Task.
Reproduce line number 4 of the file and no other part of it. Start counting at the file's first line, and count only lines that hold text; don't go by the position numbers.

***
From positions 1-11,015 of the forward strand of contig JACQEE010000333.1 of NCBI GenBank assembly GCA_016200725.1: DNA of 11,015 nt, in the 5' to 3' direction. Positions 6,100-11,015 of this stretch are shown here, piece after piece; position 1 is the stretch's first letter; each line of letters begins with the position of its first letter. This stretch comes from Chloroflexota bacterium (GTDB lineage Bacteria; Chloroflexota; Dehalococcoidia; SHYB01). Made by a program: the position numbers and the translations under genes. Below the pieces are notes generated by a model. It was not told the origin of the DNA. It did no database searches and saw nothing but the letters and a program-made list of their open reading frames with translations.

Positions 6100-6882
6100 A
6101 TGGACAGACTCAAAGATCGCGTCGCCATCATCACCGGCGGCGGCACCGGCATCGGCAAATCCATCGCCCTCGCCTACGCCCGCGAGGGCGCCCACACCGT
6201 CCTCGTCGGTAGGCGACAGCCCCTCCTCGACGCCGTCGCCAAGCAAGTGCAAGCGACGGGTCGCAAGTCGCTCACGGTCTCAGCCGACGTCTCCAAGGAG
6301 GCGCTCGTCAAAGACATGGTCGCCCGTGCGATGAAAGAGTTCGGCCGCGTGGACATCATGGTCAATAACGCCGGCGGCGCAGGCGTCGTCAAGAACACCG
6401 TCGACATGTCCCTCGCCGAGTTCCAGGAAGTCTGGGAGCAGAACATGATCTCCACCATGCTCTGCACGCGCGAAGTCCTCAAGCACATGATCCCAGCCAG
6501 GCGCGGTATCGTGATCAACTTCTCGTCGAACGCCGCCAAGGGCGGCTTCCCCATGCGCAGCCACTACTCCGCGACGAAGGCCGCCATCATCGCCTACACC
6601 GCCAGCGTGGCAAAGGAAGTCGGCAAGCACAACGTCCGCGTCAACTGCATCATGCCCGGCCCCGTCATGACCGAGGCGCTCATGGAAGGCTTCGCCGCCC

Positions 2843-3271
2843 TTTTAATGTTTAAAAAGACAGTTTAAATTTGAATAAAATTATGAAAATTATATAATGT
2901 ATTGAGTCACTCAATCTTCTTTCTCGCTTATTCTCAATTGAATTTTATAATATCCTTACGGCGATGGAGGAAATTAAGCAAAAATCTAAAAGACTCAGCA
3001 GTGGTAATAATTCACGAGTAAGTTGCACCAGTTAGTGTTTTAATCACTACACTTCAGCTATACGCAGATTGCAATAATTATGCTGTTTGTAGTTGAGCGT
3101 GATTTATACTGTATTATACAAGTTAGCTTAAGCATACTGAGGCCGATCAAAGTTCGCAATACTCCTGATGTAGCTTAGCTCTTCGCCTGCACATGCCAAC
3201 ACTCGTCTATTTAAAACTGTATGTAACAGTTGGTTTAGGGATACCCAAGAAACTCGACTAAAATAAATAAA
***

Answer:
6101 TGGACAGACTCAAAGATCGCGTCGCCATCATCACCGGCGGCGGCACCGGCATCGGCAAATCCATCGCCCTCGCCTACGCCCGCGAGGGCGCCCACACCGT